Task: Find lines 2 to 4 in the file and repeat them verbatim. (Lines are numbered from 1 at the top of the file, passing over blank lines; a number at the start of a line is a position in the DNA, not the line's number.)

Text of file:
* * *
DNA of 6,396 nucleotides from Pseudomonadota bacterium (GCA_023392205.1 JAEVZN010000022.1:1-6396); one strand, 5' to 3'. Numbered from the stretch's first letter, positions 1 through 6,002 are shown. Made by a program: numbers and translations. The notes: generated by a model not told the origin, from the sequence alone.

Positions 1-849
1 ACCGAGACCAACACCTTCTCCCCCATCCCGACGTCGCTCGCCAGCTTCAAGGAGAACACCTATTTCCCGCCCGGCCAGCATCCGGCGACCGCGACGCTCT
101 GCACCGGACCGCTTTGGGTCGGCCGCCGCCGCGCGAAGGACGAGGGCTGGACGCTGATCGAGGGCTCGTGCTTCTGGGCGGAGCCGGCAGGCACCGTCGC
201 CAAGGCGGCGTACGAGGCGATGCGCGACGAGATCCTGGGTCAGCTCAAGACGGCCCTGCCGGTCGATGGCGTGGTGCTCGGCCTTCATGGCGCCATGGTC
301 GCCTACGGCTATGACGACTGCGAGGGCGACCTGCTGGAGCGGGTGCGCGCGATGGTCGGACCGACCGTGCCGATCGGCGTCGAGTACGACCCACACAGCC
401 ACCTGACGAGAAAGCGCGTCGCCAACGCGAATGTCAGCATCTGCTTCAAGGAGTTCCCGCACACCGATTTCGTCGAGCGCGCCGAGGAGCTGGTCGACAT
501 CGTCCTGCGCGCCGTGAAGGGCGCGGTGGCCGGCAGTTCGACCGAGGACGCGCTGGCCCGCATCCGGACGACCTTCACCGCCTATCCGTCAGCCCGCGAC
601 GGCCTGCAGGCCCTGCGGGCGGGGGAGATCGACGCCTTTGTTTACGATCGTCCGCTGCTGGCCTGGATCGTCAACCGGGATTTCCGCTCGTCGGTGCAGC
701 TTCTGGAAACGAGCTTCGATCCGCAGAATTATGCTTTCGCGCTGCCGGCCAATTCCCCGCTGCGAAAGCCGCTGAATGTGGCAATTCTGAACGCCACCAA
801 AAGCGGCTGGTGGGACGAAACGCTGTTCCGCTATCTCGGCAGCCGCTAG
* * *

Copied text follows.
Positions 1-849
1 ACCGAGACCAACACCTTCTCCCCCATCCCGACGTCGCTCGCCAGCTTCAAGGAGAACACCTATTTCCCGCCCGGCCAGCATCCGGCGACCGCGACGCTCT
101 GCACCGGACCGCTTTGGGTCGGCCGCCGCCGCGCGAAGGACGAGGGCTGGACGCTGATCGAGGGCTCGTGCTTCTGGGCGGAGCCGGCAGGCACCGTCGC